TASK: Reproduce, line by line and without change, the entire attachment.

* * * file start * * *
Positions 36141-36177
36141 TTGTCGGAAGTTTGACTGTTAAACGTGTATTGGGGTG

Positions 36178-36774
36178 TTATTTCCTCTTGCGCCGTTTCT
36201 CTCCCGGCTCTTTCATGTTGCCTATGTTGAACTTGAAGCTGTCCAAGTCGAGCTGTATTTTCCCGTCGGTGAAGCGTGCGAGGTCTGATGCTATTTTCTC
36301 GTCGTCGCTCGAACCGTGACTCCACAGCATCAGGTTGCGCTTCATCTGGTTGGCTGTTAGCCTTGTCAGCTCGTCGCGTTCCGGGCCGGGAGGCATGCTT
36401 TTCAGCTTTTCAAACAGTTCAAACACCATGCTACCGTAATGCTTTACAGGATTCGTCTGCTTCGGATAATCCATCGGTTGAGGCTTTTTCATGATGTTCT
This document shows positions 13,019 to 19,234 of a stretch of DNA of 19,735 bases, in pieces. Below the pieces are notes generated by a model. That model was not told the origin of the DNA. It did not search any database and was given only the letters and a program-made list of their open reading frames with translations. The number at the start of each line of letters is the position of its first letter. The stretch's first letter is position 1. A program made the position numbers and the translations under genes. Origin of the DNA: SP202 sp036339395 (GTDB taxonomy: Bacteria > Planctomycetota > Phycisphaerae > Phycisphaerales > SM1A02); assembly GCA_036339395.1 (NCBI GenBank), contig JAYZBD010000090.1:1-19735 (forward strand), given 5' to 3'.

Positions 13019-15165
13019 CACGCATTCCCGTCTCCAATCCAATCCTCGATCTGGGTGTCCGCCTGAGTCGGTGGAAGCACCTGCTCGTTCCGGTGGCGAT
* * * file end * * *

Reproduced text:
Positions 36141-36177
36141 TTGTCGGAAGTTTGACTGTTAAACGTGTATTGGGGTG

Positions 36178-36774
36178 TTATTTCCTCTTGCGCCGTTTCT
36201 CTCCCGGCTCTTTCATGTTGCCTATGTTGAACTTGAAGCTGTCCAAGTCGAGCTGTATTTTCCCGTCGGTGAAGCGTGCGAGGTCTGATGCTATTTTCTC
36301 GTCGTCGCTCGAACCGTGACTCCACAGCATCAGGTTGCGCTTCATCTGGTTGGCTGTTAGCCTTGTCAGCTCGTCGCGTTCCGGGCCGGGAGGCATGCTT
36401 TTCAGCTTTTCAAACAGTTCAAACACCATGCTACCGTAATGCTTTACAGGATTCGTCTGCTTCGGATAATCCATCGGTTGAGGCTTTTTCATGATGTTCT
This document shows positions 13,019 to 19,234 of a stretch of DNA of 19,735 bases, in pieces. Below the pieces are notes generated by a model. That model was not told the origin of the DNA. It did not search any database and was given only the letters and a program-made list of their open reading frames with translations. The number at the start of each line of letters is the position of its first letter. The stretch's first letter is position 1. A program made the position numbers and the translations under genes. Origin of the DNA: SP202 sp036339395 (GTDB taxonomy: Bacteria > Planctomycetota > Phycisphaerae > Phycisphaerales > SM1A02); assembly GCA_036339395.1 (NCBI GenBank), contig JAYZBD010000090.1:1-19735 (forward strand), given 5' to 3'.

Positions 13019-15165
13019 CACGCATTCCCGTCTCCAATCCAATCCTCGATCTGGGTGTCCGCCTGAGTCGGTGGAAGCACCTGCTCGTTCCGGTGGCGAT